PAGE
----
Go ahead. Its all right. Today is National Hugging Day.
I love to learn about obscure, little-known holidays. Some are pretty off the wall, like National Nothing Day (January 16) and Measure Your Feet Day (January 23). Huh? Who came up with those? And more importantly, WHY?
But some of these not-so-well-known holidays are pretty cool. Like January 21, National Hugging Day. Now there’s something to celebrate!
When I was at the Romance Writers of America conference in New York City last year, I was headed to a workshop on digital marketing but changed my mind the last minute and instead sat in on a talk on handling stress and burnout. That ended up being the most helpful workshop of my conference.
(I know this sounds completely unrelated to my topic, but hold on. I’m getting there.)
The workshop presenters began by explaining how important it is to work our way through the entire stress cycle, even if we can’t do anything about the stressor. Some stressors we can eliminate with good planning and wise choices. But if the stressor is a boss or a loved one? Walking away isn’t always a good solution, and it’s illegal to shoot them.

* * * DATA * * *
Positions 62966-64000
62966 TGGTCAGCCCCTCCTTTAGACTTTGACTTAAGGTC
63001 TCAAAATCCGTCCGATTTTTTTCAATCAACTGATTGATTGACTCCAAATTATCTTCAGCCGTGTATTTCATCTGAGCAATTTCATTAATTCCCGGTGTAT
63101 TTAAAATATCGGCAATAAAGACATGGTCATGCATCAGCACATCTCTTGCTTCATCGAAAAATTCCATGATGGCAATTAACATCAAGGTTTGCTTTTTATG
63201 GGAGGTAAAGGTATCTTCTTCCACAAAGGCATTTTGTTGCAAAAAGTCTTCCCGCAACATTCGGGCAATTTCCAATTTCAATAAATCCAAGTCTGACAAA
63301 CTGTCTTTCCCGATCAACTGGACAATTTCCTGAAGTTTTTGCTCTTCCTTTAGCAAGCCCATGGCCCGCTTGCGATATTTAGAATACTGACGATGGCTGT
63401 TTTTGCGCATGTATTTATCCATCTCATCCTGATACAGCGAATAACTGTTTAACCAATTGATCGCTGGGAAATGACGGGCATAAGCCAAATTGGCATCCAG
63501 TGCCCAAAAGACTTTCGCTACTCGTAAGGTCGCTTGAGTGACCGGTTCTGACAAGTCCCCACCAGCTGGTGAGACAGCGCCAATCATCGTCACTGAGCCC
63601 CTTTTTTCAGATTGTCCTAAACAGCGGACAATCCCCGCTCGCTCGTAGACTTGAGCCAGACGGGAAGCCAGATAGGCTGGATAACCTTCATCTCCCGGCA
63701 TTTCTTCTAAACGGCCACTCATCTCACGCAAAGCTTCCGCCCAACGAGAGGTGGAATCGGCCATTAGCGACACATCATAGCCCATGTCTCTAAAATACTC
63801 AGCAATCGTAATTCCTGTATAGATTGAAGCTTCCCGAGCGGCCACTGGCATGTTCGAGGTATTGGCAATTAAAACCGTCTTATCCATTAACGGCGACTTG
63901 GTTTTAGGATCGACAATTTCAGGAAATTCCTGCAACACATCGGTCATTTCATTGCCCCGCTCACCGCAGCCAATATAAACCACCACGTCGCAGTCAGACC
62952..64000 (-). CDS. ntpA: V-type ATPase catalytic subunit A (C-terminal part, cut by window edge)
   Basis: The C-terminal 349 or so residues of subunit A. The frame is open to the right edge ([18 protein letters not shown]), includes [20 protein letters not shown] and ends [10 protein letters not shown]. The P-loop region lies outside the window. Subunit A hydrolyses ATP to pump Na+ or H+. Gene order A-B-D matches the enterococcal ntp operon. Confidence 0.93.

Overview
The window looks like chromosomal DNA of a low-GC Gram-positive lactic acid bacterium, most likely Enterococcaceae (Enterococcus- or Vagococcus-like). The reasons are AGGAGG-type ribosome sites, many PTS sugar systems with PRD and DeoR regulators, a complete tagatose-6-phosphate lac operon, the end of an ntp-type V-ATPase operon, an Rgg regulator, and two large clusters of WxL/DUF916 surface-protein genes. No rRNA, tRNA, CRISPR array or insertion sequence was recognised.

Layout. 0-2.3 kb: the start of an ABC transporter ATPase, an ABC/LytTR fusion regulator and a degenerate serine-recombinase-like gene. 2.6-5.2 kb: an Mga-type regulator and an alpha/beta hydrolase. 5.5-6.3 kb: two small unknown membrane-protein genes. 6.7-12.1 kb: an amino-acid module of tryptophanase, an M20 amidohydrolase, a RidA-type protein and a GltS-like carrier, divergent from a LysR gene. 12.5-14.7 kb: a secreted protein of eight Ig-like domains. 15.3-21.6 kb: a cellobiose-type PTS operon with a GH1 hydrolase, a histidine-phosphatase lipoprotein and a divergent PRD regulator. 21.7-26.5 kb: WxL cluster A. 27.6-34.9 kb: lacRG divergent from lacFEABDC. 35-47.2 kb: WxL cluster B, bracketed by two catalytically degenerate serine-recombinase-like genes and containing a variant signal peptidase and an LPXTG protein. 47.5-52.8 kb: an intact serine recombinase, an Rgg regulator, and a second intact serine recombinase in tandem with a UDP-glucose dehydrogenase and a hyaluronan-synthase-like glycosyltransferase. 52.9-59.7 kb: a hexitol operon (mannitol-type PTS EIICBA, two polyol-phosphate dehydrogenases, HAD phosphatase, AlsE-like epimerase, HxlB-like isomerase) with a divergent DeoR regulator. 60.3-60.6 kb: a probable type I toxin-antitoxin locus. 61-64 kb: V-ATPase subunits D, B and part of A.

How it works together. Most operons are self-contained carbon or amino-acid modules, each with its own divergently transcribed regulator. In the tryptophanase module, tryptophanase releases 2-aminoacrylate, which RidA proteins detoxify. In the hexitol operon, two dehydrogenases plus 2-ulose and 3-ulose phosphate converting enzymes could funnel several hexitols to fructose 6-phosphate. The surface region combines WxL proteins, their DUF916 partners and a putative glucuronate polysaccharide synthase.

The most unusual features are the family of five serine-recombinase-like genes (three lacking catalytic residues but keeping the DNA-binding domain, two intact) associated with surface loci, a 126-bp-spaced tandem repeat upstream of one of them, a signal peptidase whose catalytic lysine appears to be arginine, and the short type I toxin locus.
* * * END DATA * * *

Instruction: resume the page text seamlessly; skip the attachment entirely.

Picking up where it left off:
The speakers provided several methods for completing the stress cycle, or moving from “stressed” all the way to “safe.” These included things like physical activity (running, tennis, working out), sleep (7-9 hours every 24 hours, however your body wants it split up), hearty laughter, a big cry, and creative self-expression. (Interestingly enough, once writing becomes a job, it no longer qualifies as creative self-expression for stress-relieving purposes.)
One of the methods they talked about for completing the stress cycle was affection, things like kissing and hugging. (See? I told you I’d get there.) But a quick peck or slap on the back won’t do it. There are actually scientific studies that have determined the average number of seconds it takes to complete the stress cycle with activities involving affection. When kissing, the magic number seems to be six. (This should probably with your significant other. Otherwise, it could get really awkward. Or get you in a lot of trouble.)
For hugs, the ideal amount of time is a lot longer—20 seconds. That can seem like a really long time, especially if you’re counting it out. One thousand one, one thousand two… But the exact time isn’t as important is staying in the hug until you feel the shift.
I’ve experienced this through the years on a number of occasions. After a stressful day, I have no trouble saying, “I need a hug.” And hubby is always more than willing to oblige. At a particular point, I actually do feel a shift, almost like flipping a switch.
If this topic sounds like something you’d like to explore further, the workshop presenters, Emily Nagoski, PhD, and Amelia Nagoski, DMA, have included the material in their book titled Burnout: The Secret to Unlocking the Stress Cycle.
So go ahead. Give someone a hug. If you can make it 20 seconds or longer (without getting slapped), go for it. You might find some health benefits you never knew existed.